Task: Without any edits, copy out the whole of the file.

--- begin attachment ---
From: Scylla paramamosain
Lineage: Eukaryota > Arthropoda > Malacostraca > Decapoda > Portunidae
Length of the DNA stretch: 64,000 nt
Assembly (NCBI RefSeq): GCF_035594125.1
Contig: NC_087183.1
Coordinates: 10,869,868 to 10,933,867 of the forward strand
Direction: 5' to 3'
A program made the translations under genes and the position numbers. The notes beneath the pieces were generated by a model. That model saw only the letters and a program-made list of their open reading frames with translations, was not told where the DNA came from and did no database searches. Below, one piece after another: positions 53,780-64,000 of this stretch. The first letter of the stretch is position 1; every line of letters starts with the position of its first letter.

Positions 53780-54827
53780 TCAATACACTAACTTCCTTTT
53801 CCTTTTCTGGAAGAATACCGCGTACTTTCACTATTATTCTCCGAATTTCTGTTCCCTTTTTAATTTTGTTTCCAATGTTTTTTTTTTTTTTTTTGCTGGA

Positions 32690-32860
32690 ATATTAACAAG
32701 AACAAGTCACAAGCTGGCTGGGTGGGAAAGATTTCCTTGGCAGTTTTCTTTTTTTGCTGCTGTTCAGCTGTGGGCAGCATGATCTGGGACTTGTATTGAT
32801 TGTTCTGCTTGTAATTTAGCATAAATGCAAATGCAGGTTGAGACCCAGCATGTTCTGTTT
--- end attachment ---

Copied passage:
From: Scylla paramamosain
Lineage: Eukaryota > Arthropoda > Malacostraca > Decapoda > Portunidae
Length of the DNA stretch: 64,000 nt
Assembly (NCBI RefSeq): GCF_035594125.1
Contig: NC_087183.1
Coordinates: 10,869,868 to 10,933,867 of the forward strand
Direction: 5' to 3'
A program made the translations under genes and the position numbers. The notes beneath the pieces were generated by a model. That model saw only the letters and a program-made list of their open reading frames with translations, was not told where the DNA came from and did no database searches. Below, one piece after another: positions 53,780-64,000 of this stretch. The first letter of the stretch is position 1; every line of letters starts with the position of its first letter.

Positions 53780-54827
53780 TCAATACACTAACTTCCTTTT
53801 CCTTTTCTGGAAGAATACCGCGTACTTTCACTATTATTCTCCGAATTTCTGTTCCCTTTTTAATTTTGTTTCCAATGTTTTTTTTTTTTTTTTTGCTGGA

Positions 32690-32860
32690 ATATTAACAAG
32701 AACAAGTCACAAGCTGGCTGGGTGGGAAAGATTTCCTTGGCAGTTTTCTTTTTTTGCTGCTGTTCAGCTGTGGGCAGCATGATCTGGGACTTGTATTGAT
32801 TGTTCTGCTTGTAATTTAGCATAAATGCAAATGCAGGTTGAGACCCAGCATGTTCTGTTT